D&D 3rd edition gave us 8 categories of settlement: Thorp, Hamlet, Village, Small town, Large town, Small city, Large city and Metropolis. I'll use those terms, as they're as good as any.
Normal life experiences tell us that less goods and services available in a three family thorp than are available in a village of 100 families, and that even more choice will be available in the city of several thousand families.
How can we reflect this in game?
Simple cash limit
The simplest method is to apply a cash limit to each settlement category - and this is what D&D 3 did. It's a reasonable enough method, and easy to implement.
But in actual play, a straight use of these rules can lead to odd situations: a rural thorp might have several swords available to buy, but no horses - or a large port town might have magical armour for sale, but no sailing boats.
Categorised cash limits
It seems obvious to me that we need to have differing cash limits for different goods and services.
The GM can of course make ad hoc rulings to deal with this - but I'd like to at least make some guidelines.
First, I'll establish some categories:
Special substances and items
Mounts and related gear
Arms and armour
...and lastly - MagicalThese reflect the categories for equipment given in the D&D rules, with only a few tweaks. They're good categories, generally.
All I've done is add "Magical" and split a couple of the D&D categories: "adventuring gear" is split into "general" and "adventuring" - because despite their equal costs, I imagine that in a normal settlement grappling hooks would be less common than flint and steel, and a portable ram would be less common than a tent.
Similarly, I've split "tools" into "General" and "Specialist", because I think it'd be harder to find a disguise kit than a healer's kit, and "Services" into "General" and "Expert" for the same sort of reasons.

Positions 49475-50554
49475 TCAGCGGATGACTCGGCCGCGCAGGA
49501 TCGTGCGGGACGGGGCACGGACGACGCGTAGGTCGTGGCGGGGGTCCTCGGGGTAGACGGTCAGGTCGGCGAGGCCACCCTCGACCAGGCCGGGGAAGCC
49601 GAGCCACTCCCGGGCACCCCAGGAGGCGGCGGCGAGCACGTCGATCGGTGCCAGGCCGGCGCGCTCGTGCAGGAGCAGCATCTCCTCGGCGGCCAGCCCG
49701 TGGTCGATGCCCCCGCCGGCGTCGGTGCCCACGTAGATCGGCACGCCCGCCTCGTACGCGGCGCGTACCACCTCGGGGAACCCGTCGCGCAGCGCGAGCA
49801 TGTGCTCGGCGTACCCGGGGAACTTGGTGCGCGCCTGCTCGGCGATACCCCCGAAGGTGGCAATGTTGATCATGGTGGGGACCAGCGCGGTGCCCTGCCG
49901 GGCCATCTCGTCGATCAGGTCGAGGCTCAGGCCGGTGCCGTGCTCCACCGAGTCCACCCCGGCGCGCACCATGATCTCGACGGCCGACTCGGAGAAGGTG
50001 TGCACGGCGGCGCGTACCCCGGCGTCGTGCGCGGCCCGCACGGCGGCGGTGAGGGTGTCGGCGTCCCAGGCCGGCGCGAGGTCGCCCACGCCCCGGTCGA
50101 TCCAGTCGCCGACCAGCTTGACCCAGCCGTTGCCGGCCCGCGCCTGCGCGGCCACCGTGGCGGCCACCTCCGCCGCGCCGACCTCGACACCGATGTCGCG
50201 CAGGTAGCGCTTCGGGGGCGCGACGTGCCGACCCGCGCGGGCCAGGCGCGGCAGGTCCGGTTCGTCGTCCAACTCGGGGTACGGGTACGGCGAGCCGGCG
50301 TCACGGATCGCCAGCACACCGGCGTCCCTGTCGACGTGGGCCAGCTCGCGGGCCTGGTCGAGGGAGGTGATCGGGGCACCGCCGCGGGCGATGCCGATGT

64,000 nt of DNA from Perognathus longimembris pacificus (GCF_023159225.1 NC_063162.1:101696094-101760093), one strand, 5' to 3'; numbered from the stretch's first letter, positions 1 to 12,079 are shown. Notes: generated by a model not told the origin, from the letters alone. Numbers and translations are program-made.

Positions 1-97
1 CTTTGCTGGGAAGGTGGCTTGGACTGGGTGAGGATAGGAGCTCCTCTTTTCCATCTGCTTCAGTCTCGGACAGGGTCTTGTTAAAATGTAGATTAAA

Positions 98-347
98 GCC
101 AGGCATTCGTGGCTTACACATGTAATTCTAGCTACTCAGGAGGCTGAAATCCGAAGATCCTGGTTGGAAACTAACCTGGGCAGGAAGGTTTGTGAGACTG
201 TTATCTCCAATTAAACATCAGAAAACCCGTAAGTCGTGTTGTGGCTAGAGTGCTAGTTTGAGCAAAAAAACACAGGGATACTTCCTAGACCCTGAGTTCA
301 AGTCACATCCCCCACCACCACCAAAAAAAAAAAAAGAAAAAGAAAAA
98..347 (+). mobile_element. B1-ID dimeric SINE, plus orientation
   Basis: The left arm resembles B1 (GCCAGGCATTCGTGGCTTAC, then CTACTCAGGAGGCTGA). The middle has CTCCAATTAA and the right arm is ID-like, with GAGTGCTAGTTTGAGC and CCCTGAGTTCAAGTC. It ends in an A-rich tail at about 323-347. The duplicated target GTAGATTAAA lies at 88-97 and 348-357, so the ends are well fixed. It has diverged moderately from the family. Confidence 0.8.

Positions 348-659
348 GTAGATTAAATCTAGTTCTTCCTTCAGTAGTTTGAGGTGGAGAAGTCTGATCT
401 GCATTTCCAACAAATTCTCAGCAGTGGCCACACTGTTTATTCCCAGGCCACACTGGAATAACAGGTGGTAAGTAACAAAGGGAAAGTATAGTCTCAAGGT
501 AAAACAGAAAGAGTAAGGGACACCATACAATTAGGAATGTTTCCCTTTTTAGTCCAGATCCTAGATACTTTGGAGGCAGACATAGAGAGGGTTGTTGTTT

That's too big a list to manage all at once, though - so, I'll gather up those categories into the following groups:
TradeTrade and Magical include Trade goods and Magical goods (obviously)
General includes General gear, General services and General tools (again, obviously), as well as Clothing, Mounts, and Transport
Specialist includes Adventuring gear, Special substances and Specialist tools (continuing our obviousness motif), Arms and armour, and Expert services
So what to do with these groups? Assign weight to them!
Trade goods should by default, use the standard (or base) cash limitSo for a Thorp in the D&D 3rd edition rules, the cash limits would be:
General goods should be at 125% of the base cash limit
Specialist goods should be at 75% of the base limit
Magical goods should be 50% of the base limit
(Round off to the nearest 5 coins)
Trade 50gpWhich means that the thorp might be able to sell you 5 cows, some masterwork artisans' tools, a flask of holy water or a single 1st level spell scroll - but it doesn't have a disguise kit, a stock of potions, or anyone who can put weaponised spikes on your armour.
General goods 65gp
Specialist goods 35gp
Magical goods 25gp
So this option seems to do the job I wanted.
But we should retain flexibility - rules shouldn't be a straighjacket - so these cash limits for a given settlement should also be freely be adjusted up and down as the GM sees fit.
Let's say that we can adjust the cash limit of any category in a given settlement by 1/4 of the base limit.
This lets the GM set the availability of specialist goods higher or lower, as appropriate for the setting.
Local goods for local people
Of course, that list doesn't give us a chance to deal with any local bias - our port town example would still hold if we don't split water transport out from land transport and the like.
I think the best way to deal with this is to add both a "local" and "other" descriptor to the following categories:
Services (General or Expert)The GM should also be entitled to add the local and other descriptors to any other category as appropriate.
Local goods should get a 25% boost to their cash limit - it's easier to find them in the local shops and markets.
All the work you want
Of course, the flat cash limit works fine if you're not thinking too hard about it.
If there's no need to fiddle with the cash limits for a given town or village, or if there's no time, then the base limit can apply to everything.